Reading Practices in the Writing Classroom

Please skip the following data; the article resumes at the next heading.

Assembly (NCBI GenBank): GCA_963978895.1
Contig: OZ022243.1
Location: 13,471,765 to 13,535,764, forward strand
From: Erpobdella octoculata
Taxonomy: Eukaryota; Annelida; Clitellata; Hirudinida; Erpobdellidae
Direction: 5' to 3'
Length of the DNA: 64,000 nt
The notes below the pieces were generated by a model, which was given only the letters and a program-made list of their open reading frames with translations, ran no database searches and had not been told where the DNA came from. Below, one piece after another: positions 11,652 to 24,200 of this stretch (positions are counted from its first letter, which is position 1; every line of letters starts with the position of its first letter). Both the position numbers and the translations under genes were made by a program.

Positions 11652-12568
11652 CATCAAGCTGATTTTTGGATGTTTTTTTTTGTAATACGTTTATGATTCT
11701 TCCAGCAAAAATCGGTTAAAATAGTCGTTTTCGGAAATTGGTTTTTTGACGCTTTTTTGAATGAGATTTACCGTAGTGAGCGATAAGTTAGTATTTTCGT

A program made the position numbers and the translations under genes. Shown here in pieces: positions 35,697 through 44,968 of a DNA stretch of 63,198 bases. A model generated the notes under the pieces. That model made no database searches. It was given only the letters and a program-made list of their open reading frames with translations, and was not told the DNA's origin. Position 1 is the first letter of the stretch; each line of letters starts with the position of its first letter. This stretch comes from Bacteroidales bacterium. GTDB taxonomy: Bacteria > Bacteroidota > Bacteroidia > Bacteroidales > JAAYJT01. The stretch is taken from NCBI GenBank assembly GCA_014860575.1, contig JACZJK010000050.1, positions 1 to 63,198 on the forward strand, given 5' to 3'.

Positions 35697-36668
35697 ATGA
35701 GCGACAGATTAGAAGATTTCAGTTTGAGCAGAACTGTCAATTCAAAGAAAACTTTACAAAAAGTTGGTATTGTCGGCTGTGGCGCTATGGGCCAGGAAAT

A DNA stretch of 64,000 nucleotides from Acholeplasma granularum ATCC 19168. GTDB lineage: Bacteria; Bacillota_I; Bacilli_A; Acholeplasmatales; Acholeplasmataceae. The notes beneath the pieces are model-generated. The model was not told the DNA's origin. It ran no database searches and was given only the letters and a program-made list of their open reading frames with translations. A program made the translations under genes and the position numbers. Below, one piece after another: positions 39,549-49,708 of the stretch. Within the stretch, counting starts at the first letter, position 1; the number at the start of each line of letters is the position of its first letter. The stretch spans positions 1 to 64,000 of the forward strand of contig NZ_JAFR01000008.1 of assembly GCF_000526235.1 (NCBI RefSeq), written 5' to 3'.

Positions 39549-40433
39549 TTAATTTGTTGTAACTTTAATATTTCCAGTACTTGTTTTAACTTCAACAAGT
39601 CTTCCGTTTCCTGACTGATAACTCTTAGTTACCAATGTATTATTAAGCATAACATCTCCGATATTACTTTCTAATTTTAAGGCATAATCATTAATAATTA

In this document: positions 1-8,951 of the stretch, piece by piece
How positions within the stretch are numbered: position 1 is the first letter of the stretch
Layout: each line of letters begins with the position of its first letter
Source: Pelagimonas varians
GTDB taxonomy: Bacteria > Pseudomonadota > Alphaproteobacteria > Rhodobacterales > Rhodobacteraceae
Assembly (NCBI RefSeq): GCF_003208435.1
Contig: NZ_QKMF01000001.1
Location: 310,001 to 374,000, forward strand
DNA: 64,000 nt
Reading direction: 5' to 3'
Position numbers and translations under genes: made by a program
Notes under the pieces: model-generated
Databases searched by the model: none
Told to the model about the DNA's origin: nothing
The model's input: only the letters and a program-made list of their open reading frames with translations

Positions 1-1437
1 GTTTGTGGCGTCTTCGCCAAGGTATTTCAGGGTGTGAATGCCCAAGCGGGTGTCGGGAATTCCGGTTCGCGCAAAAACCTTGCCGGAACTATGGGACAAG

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As WPAs, we’ve seen the pedagogical tensions that often result when first-year students’ and writing instructors’ various assumptions about reading collide in the first-year writing classroom. Why don’t my students read as I want them to?, the instructor wonders. Why doesn’t my teacher just tell me what he wants?, students think. Writing instructors like the one quoted above know that teaching writing is closely intertwined with teaching reading, yet many are stymied by how to engage productively with reading in the classroom. For some, the pull of literary analysis is especially strong. For others, the curricular demands of a course like first-year writing leave little space for actual reading instruction, since so much attention must be paid to a host of writing needs. But carefully considering what we ask students to read, how we ask them to read it, and why, is an essential aspect of writing program administration. As we thought through how various models of what reading is came into contact within the context of our own writing program, we realized that we needed to devote the same attention to identifying components and conventions of reading and reading processes as we did with writing.

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